Top-down processes are technologically predominant in nanofabrication and have been very successfully applied to the production of high-density electronic devices, such as microchips. However, one of their major limitations is that "the used materials have been restricted mainly to silicon and other polycrystalline and amorphous thin films," Yi points out, "since high quality heteroepitaxial thin film on silicon substrates are difficult to be prepared." Moreover, a heteroepitaxial growth, which is the growth of a crystalline film on a substrate of a different material, "can be easily contaminated or damaged during lithography or etching."
In order to overcome such limitations, bottom-up methods have been explored. "We believe," Yi adds, "that bottom-up approaches offer advantages in the preparation of high quality single crystal nanomaterials on many substrates including silicon, glass, and plastics." In opposition to top-down processes, however, the exact positioning of the nanostructures on the substrate, already demonstrated in 1D , still represents a titanic challenge in 2D.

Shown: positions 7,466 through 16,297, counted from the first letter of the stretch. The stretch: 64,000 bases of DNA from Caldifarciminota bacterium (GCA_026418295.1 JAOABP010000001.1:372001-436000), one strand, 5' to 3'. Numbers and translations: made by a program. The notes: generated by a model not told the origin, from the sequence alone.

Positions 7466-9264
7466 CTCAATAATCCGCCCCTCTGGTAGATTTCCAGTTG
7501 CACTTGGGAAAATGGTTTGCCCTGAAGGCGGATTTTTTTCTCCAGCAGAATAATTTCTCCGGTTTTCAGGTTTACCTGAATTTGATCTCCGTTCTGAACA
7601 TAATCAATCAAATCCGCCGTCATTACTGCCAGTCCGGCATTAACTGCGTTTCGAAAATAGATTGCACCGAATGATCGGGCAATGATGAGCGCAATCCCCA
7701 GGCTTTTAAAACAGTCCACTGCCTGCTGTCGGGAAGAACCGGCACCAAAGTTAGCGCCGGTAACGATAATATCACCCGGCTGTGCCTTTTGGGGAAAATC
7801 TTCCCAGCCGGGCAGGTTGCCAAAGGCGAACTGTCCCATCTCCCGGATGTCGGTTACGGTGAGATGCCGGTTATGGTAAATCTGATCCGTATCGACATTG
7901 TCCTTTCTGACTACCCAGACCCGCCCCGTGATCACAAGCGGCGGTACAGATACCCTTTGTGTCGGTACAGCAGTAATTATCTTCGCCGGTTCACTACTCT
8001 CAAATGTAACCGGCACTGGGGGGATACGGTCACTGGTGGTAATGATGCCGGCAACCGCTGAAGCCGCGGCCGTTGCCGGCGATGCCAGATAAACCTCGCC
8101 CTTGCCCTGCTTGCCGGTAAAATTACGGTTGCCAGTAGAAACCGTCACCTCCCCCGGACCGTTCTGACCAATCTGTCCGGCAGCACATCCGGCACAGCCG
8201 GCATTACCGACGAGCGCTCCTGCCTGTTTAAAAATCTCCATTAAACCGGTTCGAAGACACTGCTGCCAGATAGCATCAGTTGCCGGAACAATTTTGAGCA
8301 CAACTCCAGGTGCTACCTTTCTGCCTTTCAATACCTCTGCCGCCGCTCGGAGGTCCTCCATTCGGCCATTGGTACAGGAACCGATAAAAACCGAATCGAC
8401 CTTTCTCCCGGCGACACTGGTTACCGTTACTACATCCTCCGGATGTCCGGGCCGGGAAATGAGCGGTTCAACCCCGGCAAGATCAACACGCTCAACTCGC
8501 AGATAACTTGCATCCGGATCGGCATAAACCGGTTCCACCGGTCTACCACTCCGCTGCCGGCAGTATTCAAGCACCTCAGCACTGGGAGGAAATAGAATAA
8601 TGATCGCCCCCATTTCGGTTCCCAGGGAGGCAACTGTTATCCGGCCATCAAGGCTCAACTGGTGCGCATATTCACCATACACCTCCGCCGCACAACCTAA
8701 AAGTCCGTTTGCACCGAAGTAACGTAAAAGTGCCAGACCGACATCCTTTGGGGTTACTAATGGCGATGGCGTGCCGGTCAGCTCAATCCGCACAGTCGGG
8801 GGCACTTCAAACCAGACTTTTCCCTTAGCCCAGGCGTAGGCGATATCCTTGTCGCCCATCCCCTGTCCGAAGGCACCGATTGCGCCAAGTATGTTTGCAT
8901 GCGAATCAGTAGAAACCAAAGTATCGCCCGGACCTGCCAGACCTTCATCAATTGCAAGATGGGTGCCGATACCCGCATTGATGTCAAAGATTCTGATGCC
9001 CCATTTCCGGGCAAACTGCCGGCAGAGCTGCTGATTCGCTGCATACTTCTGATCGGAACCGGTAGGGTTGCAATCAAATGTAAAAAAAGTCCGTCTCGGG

Now, the work of this Korean group offers a solution for such a challenge. It shows the feasibility of growing 2D nanowalls at the desired location and with the desired shape on a silicon substrate, the same as those used in integrated circuit devices. "I think that the most exciting scientific core of our findings," Yi explains, "is the observation of selective formation of ZnO nanowalls along pattern edges on a GaN/Si substrate, which enabled us to control the nucleation sites in order to grow nanomaterials at specific positions." The nanowalls made of ZnO, indeed, were grown on a silicon substrate with a GaN intermediate layer. Such nanowalls will normally grow randomly on such substrate, but Yi and co-workers were able to direct their growth in 2D with a trick: some masks in SiO2, which were laid on the substrate using conventional lithography, were the anchors for the following growth of the nanowalls.